26
September , 2018
Wednesday

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Washington, DC

United States

Attorney General Loretta E. Lynch:

Thank you, Assistant Attorney General [Lee] Lofthus, for that kind introduction, for your outstanding leadership of the Justice Management Division and for the work that you and your colleagues have done to organize this important ceremony.  I also want to recognize Tiffany Carter from the department’s Criminal Division for honoring us with her performance of the national anthem: thank you, Tiffany, for helping to make this event so special.  And finally, I’d like to thank all of the distinguished veterans who have joined us today – along with your colleagues and comrades across the country and around the world – for your immeasurable sacrifice and ongoing service.  It is a privilege to stand with so many men and women dedicated to advancing the mission of this department, upholding the ideals of your professions and safeguarding the people of this nation.  And it is an honor today to reflect on the proud history of everyone who has served this country in uniform and who has fought to make the United States the exceptional homeland that it is.

The individuals of our armed forces occupy a singular place in the pantheon of American heroes.  When America was under threat, you rose to serve.  When our freedoms were in danger, you sought to help.  And when our peace was at stake, you secured our future.  From the shores of Normandy to the streets of Seoul; from the jungles of Vietnam to the deserts of Iraq and Afghanistan, our women and men in uniform have never failed to answer the call of their country.  You prepare and you defend.  You are faithful to your country above yourself.  And you aim high and dare greatly, in the service of our mission.  You fought not for personal gain or private reward.  You were not content to stay out of harm’s way.  You sacrificed to give meaning to the values we cherish.  You led the way to prolong the life of this nation.  And you served to protect the promise of our founding: of life, liberty and the pursuit of happiness.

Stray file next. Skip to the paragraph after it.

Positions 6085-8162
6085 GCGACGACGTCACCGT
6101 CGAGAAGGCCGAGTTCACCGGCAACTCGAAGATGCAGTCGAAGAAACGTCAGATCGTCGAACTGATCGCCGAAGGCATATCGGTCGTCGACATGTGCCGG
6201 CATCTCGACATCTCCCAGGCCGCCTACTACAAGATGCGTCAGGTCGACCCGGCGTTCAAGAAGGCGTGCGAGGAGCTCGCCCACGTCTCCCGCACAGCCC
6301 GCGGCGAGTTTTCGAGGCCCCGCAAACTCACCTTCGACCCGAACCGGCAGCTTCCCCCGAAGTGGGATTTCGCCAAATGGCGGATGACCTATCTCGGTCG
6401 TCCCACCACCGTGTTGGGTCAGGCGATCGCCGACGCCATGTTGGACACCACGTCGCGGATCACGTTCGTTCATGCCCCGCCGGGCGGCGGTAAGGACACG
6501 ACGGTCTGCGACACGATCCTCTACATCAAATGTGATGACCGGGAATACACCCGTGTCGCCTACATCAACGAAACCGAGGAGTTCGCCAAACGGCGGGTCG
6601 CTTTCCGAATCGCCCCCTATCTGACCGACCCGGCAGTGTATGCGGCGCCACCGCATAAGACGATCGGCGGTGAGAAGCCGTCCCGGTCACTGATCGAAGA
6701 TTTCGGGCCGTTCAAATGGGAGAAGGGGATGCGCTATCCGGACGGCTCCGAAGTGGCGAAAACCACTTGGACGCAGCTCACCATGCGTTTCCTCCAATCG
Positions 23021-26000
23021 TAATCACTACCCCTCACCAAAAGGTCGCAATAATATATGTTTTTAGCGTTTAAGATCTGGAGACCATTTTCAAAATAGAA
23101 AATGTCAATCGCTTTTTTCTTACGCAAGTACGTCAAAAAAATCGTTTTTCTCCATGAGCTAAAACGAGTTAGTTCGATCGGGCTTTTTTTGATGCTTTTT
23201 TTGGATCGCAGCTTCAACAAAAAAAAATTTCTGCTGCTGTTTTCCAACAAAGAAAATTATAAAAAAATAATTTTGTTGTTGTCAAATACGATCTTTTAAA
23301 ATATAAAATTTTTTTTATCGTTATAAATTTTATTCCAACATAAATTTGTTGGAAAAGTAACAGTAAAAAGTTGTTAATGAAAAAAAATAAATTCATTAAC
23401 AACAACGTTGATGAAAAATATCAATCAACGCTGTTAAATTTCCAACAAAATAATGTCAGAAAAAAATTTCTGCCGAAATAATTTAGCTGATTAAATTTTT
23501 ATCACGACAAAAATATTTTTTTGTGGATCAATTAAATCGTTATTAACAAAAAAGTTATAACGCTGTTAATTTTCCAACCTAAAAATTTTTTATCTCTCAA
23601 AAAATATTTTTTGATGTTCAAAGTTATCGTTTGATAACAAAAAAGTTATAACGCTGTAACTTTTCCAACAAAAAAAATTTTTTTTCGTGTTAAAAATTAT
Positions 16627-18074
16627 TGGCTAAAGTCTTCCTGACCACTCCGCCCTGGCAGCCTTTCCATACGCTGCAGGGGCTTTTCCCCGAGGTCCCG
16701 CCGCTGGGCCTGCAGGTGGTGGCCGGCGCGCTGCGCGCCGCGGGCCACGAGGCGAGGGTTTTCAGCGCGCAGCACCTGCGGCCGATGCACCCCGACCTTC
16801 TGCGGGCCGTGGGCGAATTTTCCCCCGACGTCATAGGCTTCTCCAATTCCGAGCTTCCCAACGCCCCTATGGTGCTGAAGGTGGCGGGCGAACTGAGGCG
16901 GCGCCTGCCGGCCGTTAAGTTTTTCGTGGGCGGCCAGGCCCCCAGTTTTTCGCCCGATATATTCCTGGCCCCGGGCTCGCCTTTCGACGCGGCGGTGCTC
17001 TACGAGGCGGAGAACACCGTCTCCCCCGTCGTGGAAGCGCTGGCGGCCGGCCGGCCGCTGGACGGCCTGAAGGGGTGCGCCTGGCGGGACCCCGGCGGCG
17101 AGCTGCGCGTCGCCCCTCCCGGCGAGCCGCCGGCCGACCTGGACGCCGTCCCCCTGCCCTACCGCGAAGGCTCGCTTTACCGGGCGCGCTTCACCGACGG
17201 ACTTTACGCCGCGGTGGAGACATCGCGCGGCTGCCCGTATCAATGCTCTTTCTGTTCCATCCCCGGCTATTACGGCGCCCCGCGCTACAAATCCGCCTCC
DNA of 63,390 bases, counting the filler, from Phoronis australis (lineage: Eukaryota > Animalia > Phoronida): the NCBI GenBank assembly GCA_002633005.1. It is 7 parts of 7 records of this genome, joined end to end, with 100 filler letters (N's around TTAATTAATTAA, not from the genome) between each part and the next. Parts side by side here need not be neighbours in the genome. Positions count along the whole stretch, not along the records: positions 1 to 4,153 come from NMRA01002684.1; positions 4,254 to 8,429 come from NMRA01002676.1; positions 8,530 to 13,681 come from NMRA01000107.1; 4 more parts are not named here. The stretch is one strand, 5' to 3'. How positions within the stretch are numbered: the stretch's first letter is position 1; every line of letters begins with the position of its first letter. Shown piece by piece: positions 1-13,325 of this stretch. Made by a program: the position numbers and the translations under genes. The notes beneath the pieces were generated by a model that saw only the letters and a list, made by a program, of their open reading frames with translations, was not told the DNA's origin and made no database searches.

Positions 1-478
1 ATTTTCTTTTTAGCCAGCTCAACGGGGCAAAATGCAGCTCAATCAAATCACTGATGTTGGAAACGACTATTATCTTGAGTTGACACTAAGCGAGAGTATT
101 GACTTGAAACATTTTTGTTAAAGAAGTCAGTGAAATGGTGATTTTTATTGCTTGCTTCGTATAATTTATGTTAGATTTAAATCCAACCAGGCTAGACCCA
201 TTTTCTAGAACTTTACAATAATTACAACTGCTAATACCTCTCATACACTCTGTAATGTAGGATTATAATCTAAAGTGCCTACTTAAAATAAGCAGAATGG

Writ large, stirring words for stirring acts of sacrifice.  For every individual who served, the sacrifice was real and personal.  You ran into harm’s way – for us.  You faced dangers you had never imagined – for us.  And you took American values and American courage to distant shores and stood between peoples of distant lands and tyranny.  Many of those whom you protected, most of those whom you saved, will never know your names – but we do and we shall never forget.  The sacrifices you embraced were also borne by every military family, by everyone who watched a son or daughter, a parent or a spouse, head off to make the world safe and held their fears close to their heart.  They also served, who stayed behind and endured.  I still remember watching my uncles, then cousins and finally my brother go off to serve their country, in Vietnam and beyond and realizing that all our lives were forever changed.  I remember the fear, the uncertainty as well as the pride and then the ultimate joy when they were returned safely to us.

The United States owes you an extraordinary debt of gratitude.  But even more than our thanks, we owe you the kind of faithful service and unwavering devotion that you have always given us.  We have a moral responsibility to assist our men and women in uniform not only when you’re on the front lines, but also when you return to the home front.  We have a national obligation to make sure that you and your families are able to enjoy the rights and freedoms for which you so valiantly fought.  And we have an enduring duty to stand with you, through good times and hard challenges, to offer you our help, our guidance and our unwavering support.

I want you to know that the Department of Justice is dedicated to delivering on that promise.  Through the tireless efforts of our Civil Rights Division, led by Vanita Gupta, we are working to protect service members’ civilian employment rights by enforcing the Uniformed Services Employment and Reemployment Rights Act.  We are bolstering the ability of our service members to vote by enforcing the Uniformed and Overseas Citizen Absentee Voting Act.  And we are safeguarding our veterans’ financial security through the Servicemembers Civil Relief Act, as well as through our continuing efforts to confront and combat consumer-related fraud that targets active-duty, guard and reserve service members and veterans.